Natural gas prices have reached record-breaking levels, but when will it end? Although this is a difficult question for now, there are already signs that natural gas storage levels are steadily rising and a price decline may be in sight unless there is a colder-than-expected winter, according to Stephen O'Sullivan, a senior visiting research fellow at the Oxford Institute for Energy Studies.
O'Sullivan told Anadolu Agency (AA) that gas prices are rising globally for a number of reasons but that this can be explained in the context of a competitive market responding with price changes to address demand.
"Prices are high. They have rarely been this high in the U.K., for example, in the last quarter-century. We have seen both demand and supply problems impact prices. We saw high Asian demand early in the year because of cold weather as well as lower hydroelectric production in South America. Together, these diverted gas supplies (in the form of liquified natural gas, LNG) away from Europe," O'Sullivan said.
He added that there were technical issues at the LNG export terminals, which supply Europe and in European gas fields.
According to O'Sullivan, European stocks of natural gas have, therefore, been unusually low as winter approaches, prompting price hikes on the basis of demand exceeding supply. The memory of last winter's unusual cold has made many consumers anticipate a similar situation.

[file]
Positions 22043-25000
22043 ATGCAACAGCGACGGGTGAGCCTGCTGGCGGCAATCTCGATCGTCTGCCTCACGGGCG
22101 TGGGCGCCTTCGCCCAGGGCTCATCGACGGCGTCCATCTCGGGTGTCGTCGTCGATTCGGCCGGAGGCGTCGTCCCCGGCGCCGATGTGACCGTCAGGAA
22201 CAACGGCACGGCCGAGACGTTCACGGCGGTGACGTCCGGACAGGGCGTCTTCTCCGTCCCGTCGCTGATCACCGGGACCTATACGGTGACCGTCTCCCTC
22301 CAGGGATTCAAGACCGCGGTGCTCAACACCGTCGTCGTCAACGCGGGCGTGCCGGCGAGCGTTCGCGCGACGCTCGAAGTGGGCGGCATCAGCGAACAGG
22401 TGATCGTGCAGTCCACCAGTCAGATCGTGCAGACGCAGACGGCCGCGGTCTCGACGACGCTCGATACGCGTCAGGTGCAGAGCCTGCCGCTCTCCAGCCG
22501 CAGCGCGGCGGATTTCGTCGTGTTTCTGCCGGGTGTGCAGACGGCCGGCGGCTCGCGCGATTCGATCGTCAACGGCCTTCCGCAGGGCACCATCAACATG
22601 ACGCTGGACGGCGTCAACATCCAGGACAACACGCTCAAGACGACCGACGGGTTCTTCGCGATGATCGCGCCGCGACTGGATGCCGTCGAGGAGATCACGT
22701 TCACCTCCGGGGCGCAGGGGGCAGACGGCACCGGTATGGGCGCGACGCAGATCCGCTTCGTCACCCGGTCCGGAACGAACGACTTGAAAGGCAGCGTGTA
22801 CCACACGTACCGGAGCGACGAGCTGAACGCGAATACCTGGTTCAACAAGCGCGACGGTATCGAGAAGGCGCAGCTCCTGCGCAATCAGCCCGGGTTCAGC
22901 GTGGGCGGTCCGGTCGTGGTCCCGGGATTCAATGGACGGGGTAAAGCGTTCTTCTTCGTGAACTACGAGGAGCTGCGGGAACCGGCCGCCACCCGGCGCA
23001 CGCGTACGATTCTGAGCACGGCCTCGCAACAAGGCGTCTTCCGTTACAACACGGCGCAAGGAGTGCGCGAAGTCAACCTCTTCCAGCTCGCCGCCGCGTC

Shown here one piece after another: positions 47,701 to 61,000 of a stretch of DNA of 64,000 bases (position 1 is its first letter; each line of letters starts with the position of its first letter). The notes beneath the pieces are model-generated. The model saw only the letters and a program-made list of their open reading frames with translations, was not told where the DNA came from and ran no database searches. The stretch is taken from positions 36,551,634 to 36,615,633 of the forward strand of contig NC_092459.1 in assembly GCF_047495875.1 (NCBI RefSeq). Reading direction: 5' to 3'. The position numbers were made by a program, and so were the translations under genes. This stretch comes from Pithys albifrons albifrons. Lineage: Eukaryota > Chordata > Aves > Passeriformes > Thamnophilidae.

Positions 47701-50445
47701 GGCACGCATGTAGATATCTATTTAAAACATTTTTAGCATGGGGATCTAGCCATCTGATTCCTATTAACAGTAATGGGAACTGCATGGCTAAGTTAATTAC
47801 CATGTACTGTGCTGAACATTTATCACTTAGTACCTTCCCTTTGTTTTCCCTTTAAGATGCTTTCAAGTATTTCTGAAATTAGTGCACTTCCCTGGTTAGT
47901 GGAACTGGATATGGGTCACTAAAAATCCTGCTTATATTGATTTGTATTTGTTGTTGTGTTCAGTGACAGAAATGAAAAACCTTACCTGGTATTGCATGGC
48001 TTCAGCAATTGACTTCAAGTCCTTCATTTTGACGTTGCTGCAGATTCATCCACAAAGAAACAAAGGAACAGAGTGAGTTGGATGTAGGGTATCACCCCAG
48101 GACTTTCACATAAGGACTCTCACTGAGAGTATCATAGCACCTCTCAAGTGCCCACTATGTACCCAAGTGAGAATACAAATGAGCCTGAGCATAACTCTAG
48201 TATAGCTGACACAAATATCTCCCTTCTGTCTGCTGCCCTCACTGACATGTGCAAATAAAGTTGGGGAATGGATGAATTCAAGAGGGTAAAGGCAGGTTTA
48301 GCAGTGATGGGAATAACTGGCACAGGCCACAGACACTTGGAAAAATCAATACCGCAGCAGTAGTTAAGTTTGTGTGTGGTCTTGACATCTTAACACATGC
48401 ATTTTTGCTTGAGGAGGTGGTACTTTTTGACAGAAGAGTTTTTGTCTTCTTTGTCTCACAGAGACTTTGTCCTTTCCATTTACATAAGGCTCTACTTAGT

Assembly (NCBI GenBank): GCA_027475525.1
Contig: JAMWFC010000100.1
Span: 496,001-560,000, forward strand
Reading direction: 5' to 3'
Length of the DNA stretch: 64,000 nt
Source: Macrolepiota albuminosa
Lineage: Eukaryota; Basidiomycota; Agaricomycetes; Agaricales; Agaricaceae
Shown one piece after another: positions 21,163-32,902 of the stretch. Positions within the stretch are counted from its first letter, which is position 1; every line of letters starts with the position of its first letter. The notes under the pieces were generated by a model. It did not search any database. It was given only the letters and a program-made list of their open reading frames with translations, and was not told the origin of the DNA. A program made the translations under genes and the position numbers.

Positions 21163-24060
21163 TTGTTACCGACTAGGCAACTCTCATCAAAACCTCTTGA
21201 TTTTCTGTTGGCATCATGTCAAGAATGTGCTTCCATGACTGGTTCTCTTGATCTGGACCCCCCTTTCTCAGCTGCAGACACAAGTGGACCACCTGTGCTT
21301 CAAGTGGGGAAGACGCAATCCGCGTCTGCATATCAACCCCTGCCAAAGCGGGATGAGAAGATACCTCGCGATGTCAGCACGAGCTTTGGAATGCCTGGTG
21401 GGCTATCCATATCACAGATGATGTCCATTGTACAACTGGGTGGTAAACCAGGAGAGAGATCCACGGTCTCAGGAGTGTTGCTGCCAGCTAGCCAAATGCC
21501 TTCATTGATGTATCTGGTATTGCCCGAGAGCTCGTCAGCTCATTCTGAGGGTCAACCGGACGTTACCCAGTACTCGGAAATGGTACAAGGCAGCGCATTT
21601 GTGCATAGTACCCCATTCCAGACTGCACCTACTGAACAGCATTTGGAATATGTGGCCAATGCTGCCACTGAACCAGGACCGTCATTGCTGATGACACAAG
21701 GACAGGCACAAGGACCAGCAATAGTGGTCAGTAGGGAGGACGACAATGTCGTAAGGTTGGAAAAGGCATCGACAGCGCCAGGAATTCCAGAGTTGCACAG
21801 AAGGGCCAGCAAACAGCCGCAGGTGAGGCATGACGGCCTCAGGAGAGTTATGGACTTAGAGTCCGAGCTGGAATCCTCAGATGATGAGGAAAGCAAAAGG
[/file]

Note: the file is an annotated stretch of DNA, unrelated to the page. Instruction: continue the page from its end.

"The market for natural gas is increasingly global and Europe is not immune to changes in demand from Asia or changes in supply from Russia – and there certainly does seem to have been lower than expected pipeline supplies from Russia to Europe which has affected Europe's ability to increase the amount of gas that it has in storage. However, storage is now beginning to fill up again and, if winter is reasonably normal, the worst may be over," he explained.
O'Sullivan said there will be more supply in the market as new LNG export plants are expected to start up in the U.S. in addition to the Nord Stream 2 pipeline from Russia to Germany which should start deliveries in 2022.
He said that on the demand side, if gas prices in Europe remain high, some large gas consumers may have to switch away from gas and use alternative fuels, or even shut down for a period of time until prices fall.
O'Sullivan added that the current level of prices could be maintained, but that gas prices could also decline if temperatures stay at reasonable levels and gas stocks continue to rebuild since the increases in demand at the beginning of this year are unlikely to reoccur.
Despite the general perception that there is a crisis in the markets at the moment, he said: "The pricing mechanism is working, higher prices reduce demand and encourage supply. We could call it a crisis if there were forced cutoffs of gas supply which could not be replaced by alternative sources of energy. What we have seen are high gas prices – which is what we would expect to see if supply is reduced and demand rises."
European natural gas prices surged by 600% compared to September 2020, reaching over 90 euros (around $104) per megawatt-hour for November delivery in the Dutch Title Transfer Facility (TTF).
After reaching a record high of 160 euros per megawatt-hour for November delivery on Oct. 6, the price on Thursday is around 90 euros per megawatt-hour in the Dutch TTF.
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